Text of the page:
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What To Expect From Josh Thole

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Josh Thole has been called up to join the Mets as rosters expanded today to accommodate up to forty players. We've been on the Thole bandwagon for a long time, and lately there have been concerns that he might not even be added to the 40-man roster in time to be protected from this Winter's Rule 5 Draft. Those fears were finally assuaged when Thole was added to the big league roster for tonight's game with the Rockies. Sam and Mark will eventually get to their full prospect report on Thole, so I'm just going to take a quick look at his performance this season to see what we might expect out of him.

In brief, Josh Thole is a 23-year-old catcher who bats lefty and throws righty. He is hitting .329/.396/.424 this season in 439 plate appearances with Double-A Binghamton. Jerry Manuel has hinted that Thole might be limited to playing against righties, which of course doesn't make any sense because:

(a) Brian Schneider has no future with the Mets, and
(b) Omir Santos's future is as a backup (I hope), and
(c) Thole might be part of the answer and should get exposure to all pitchers, not to mention
(d) Thole is hitting .333/.392/.395 vs lefties and .327/.397/.436 against righties.

Thole has shown little power in the minors but a very good eye at the plate. What power he has displayed has mostly come against righties, with an ISO of .201 compared to just .062 against lefties. That, I suppose, is the main argument for platooning him (despite no platoon split in his on-base percentage), but I'd still argue for playing him as much as possible since he's going to be on the team anyway.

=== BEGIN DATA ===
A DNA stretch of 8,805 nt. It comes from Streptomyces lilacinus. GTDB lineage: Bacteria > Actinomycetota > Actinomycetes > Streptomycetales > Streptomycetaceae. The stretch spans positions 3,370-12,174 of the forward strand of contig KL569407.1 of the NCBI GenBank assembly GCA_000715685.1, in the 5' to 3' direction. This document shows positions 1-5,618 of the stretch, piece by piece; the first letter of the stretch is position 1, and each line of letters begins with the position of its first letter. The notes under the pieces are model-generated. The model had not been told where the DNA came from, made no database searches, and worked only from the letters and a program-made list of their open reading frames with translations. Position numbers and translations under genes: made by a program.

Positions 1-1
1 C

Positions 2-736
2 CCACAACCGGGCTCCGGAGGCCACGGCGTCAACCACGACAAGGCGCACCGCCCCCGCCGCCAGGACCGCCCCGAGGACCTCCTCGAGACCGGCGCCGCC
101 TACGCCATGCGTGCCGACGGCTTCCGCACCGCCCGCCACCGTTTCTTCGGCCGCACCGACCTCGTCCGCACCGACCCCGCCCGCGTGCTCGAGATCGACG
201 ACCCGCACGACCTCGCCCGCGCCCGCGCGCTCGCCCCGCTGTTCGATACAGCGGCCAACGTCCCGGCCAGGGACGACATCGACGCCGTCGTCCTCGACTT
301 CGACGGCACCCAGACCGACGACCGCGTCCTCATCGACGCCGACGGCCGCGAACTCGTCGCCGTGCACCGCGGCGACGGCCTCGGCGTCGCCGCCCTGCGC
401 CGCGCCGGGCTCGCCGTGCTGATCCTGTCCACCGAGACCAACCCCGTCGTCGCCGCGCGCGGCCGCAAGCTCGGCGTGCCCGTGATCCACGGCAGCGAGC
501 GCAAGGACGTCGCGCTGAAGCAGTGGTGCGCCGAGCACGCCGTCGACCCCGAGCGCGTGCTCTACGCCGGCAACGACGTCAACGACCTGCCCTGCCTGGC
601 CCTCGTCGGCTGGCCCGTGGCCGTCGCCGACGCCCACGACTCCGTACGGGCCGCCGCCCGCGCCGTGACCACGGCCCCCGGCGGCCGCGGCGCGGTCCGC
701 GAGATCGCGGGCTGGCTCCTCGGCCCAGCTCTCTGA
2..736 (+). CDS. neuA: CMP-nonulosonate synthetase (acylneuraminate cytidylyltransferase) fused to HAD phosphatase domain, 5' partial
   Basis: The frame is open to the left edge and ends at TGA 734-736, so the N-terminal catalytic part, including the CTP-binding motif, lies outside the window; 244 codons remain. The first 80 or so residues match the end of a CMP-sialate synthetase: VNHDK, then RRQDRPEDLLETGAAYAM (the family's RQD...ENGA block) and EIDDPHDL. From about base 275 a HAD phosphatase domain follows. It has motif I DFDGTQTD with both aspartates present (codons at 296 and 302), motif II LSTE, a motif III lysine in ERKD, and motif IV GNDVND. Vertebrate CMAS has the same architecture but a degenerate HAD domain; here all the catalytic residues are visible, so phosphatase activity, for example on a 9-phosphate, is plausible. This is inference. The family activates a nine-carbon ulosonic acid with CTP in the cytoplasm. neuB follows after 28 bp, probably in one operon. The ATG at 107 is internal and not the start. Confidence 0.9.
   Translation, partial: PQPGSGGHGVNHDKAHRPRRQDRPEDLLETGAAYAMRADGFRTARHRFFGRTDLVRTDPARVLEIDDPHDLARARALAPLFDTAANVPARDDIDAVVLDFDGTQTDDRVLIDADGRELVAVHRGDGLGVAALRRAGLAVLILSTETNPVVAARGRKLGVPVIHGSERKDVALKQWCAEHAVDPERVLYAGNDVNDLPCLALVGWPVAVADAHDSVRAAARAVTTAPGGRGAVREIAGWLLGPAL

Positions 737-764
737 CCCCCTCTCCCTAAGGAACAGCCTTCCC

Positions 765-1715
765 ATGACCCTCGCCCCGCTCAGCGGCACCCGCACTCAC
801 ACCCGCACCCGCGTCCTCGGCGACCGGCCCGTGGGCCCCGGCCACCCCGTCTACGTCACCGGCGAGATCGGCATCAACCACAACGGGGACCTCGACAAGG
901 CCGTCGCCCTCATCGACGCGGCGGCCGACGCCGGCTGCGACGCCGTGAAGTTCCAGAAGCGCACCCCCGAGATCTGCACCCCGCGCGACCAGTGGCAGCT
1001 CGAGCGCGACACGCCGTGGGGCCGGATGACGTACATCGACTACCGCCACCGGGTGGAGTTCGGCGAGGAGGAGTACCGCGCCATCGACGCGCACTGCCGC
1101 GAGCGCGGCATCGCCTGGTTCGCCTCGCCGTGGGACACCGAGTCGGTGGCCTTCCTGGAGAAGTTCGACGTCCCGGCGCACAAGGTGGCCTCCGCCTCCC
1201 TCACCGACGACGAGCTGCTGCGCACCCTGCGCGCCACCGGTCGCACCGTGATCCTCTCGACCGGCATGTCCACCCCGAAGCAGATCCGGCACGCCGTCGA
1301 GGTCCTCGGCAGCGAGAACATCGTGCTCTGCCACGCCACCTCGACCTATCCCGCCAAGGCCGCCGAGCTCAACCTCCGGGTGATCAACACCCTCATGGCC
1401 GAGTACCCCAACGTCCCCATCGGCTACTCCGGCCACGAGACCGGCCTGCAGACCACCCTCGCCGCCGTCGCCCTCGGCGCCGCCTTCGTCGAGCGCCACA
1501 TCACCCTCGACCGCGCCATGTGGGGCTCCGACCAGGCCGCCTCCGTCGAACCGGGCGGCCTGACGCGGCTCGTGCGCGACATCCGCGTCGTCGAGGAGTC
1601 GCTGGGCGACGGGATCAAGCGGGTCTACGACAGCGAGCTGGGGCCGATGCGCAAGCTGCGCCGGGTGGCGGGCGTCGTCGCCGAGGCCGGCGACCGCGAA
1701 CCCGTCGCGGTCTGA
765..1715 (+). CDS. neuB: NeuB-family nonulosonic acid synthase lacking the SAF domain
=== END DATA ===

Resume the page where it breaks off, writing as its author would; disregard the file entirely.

To dig a little deeper into Thole's offensive profile, he doesn't even seem to be displaying the rudiments of power. While his doubles rate is so-so, he hits very few line drives (12.3% in 2009), so it may just be that his batting stance and approach at the plate are more conducive to getting on base than mashing the ball. His BABIP is .348 this year, which isn't at all supported by his line drive rate, so there's some concern that his batting average might tank given worse luck. If his batting average drops off even a little bit his now-mediocre slugging will be even less impressive.

For a quickie idea of what his Double-A batting line might look like in the majors, we can use's minor league equivalent adjustment, which pegs Thole as a .254/.307/.322 hitter, which is pretty awful and not far off from what I expected. I can't imagine we'll be able to draw any meaningful conclusions from the 50 or so plate appearances he's likely to get in September, but I've been a fan of his for a while now and it's nice to see him get a bit of recognition from the organization. Barring some unforeseen (and likely unsustainable) offensive explosion this month I think it's safe to say he'll be back in the minors in 2010. Nevertheless, with very little to justify watching Mets games these days, Thole gives us another reason to tune in. When he's playing, that is.